Spirit of Rowan: Wallace Cancer Institute will provide services under one roof
By Shavonne Potts
Four years ago, when it decided to create a single destination for patients, Novant Health Rowan Medical Center made a decision to change its trend of often sending patients to other facilities for cancer treatment.
This summer when it’s scheduled to open, the Wallace Cancer Institute, a 32,000-square-foot-facility, will allow patients to receive care under one roof. The building will combine Novant Health’s radiation and medical oncology departments in addition to clinical trials, genetic counseling and other services. Novant previously had radiation and oncology, imaging and its infusion center on the third floor of the hospital as well as some medical and oncology physicians who work with Novant but were not part of the Novant Health system, said Rick Parker, director of Rowan Medical Center Foundation.
The cancer center was the result of many priorities, but it was also the result of a promise Parker made to foundation supporter, the late Tippie Miller, who died of cancer in 2017. While undergoing treatment, Miller would provide feedback about her experiences. She had chemotherapy and then returned to her car for radiation treatment elsewhere.
“Every time you have to do that, it’s not that far away but you have to get out and it becomes a burden on patients,” Parker said.
Parker said Miller had a support system, but that isn’t true for patients whose support may run thin over the life of their cancer treatment. Some patients don’t have a vehicle while others may not have the gas to travel out of town and to other locations locally.
“It could become complicated. This makes it easier for patients and their families,” Parker said.
In 2018, the Novant Health Rowan Medical Center Foundation announced that the name of the facility — The Wallace Cancer Center — would recognize husband and wife, Lee and Mona Lisa Wallace, whose substantial donation brought the foundation’s capital campaign to just over $7.4 million. It has since received a slight tweak from “center” to “institute” to match Novant’s naming conventions for cancer care locations.
In addition to consolidated, existing services, others will include genetic counseling, access to clinical trials and research, palliative care and nurse navigation. Special amenities and support services will include a resource library; areas where patients can meet for support groups and workshops; a wellness garden; a Look Good, Feel Good Boutique; and a gift shop that will be run by the Rowan Medical Center Auxiliary. The facility will also have space for physicians to meet in collaborative teams to discuss leading-edge treatments for cancer patients.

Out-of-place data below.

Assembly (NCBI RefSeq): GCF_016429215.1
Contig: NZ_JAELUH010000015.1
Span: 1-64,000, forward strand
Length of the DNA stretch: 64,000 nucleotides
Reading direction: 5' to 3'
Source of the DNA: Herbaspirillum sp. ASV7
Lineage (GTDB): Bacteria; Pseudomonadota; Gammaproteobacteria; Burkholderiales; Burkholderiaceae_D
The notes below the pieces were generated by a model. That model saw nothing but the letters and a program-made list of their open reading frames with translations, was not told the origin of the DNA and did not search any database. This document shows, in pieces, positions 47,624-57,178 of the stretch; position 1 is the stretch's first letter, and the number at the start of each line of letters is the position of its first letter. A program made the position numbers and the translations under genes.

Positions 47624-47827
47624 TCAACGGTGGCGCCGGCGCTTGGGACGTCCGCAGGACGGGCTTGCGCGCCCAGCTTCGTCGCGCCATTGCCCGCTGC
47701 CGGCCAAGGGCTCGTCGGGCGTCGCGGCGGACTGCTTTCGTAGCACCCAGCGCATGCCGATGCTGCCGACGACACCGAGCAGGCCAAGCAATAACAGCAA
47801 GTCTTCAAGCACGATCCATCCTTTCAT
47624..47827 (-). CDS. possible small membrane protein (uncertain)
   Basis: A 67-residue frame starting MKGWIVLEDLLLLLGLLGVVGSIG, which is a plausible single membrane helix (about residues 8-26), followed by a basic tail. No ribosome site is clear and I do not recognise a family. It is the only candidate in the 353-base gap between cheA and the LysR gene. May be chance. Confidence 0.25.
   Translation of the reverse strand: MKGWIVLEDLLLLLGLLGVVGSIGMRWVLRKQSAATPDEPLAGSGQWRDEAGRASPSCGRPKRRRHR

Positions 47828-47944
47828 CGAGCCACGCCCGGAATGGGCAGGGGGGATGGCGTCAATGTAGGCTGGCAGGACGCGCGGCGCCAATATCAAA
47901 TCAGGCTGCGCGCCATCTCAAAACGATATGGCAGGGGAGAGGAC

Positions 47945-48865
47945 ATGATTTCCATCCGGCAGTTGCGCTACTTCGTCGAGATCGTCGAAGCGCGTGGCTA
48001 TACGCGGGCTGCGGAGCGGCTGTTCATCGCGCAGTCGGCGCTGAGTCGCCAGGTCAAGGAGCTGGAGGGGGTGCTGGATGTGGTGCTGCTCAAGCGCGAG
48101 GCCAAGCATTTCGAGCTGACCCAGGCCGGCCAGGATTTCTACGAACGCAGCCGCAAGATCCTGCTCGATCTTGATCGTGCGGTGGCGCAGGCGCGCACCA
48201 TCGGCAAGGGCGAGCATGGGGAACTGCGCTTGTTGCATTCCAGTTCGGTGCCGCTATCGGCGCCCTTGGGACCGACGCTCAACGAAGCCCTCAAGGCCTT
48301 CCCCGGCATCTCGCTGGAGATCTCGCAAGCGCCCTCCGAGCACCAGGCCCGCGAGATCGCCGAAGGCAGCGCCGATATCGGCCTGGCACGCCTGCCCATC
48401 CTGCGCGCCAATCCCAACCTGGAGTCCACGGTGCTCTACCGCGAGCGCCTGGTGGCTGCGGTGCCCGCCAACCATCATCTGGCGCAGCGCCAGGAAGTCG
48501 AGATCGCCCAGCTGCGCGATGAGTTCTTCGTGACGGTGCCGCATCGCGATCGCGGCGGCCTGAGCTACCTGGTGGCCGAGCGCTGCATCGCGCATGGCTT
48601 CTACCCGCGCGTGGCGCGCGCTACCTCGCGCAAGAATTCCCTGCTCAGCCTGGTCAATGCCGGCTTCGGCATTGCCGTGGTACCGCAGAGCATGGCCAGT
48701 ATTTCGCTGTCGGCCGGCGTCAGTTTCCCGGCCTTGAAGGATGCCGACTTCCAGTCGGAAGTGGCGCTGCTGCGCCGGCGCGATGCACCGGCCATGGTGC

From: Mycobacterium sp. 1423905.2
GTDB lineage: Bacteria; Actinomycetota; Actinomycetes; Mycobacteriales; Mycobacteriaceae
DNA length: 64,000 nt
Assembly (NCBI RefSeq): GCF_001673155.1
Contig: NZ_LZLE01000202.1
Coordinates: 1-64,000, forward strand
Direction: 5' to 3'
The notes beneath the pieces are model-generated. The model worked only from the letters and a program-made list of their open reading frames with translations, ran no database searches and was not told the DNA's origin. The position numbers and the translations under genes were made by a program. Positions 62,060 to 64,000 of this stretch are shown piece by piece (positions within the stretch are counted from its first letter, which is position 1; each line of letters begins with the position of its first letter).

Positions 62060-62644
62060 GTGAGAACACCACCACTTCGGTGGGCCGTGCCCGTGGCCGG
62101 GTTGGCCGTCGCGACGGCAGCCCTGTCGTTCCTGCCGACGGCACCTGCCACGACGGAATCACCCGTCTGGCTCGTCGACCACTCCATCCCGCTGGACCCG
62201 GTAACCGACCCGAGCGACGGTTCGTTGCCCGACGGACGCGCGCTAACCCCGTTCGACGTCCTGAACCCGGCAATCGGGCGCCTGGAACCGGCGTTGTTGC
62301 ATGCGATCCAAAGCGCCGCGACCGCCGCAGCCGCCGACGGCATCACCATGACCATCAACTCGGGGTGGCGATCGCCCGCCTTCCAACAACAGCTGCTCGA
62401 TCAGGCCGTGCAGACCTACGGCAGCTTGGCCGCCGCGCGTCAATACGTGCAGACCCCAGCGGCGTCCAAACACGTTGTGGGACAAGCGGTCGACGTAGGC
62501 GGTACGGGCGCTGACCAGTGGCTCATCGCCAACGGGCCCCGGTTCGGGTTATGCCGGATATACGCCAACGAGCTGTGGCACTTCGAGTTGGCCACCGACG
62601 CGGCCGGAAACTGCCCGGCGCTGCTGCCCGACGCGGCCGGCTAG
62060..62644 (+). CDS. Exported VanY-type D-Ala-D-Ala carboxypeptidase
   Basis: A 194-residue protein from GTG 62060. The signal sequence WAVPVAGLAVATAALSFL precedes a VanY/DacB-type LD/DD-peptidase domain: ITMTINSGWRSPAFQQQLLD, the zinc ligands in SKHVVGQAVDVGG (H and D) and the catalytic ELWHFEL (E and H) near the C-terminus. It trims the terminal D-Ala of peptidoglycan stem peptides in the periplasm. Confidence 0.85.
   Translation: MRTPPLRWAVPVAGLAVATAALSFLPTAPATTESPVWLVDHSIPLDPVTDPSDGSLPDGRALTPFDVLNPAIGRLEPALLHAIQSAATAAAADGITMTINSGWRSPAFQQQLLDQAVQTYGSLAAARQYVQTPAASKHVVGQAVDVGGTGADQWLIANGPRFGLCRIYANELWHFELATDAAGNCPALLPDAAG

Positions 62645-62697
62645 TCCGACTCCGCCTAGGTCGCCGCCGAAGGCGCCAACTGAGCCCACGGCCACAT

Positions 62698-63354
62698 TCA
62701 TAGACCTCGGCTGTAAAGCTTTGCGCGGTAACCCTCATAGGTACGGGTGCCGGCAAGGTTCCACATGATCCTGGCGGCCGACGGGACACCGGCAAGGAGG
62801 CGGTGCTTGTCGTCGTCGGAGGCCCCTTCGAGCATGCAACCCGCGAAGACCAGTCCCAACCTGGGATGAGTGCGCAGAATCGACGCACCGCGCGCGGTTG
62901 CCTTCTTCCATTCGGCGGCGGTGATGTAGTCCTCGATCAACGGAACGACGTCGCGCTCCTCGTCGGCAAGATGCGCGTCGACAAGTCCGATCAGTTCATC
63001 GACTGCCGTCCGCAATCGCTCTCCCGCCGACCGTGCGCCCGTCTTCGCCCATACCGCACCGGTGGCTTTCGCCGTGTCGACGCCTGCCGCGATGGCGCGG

Parker said the construction remains ahead of schedule. The facility is expected to treat patients in early August.
Close to 900 cancer patients received services through Novant Health, and Parker said he expects that number to go up, with patients coming from the surrounding communities to the facility.
In late February, the cancer institute was at 90% of its fundraising goal, with $11 million raised and contributions from 12,000 donors.
The goal, Parker said, is to finish the capital campaign in July. However, the fundraising does not end there.
“We will always be raising money to help patients who can’t afford anything,” he said.
And although the building is still not completed, Novant Health has already put plans in place for future additions.
“We want to make sure that the building base footprint is expandable. We have built-in a reinforced foundation so that we can have a second floor. We have an elevator and a stairwell,” Parker said.
The reinforced foundation means an additional 14,000 to 15,000 square feet could be added to the second floor.
Some in the community who’ve been directly impacted by cancer have even given in-kind gifts to the institute. One resident lost his wife to ovarian cancer and his sister and sister-in-law have created a project, July 63, where they’ve made knit caps for women who’ve lost their hair. The project gets its name for each year that his wife lived.
Another citizen created crochet pads to protect those who have a Port-a-cath so that it doesn’t rub against their seatbelt.
“It’s a building that has brick but it’s the people that have made this happen,” Parker said.
Contact reporter Shavonne Potts at 704-797-4253.
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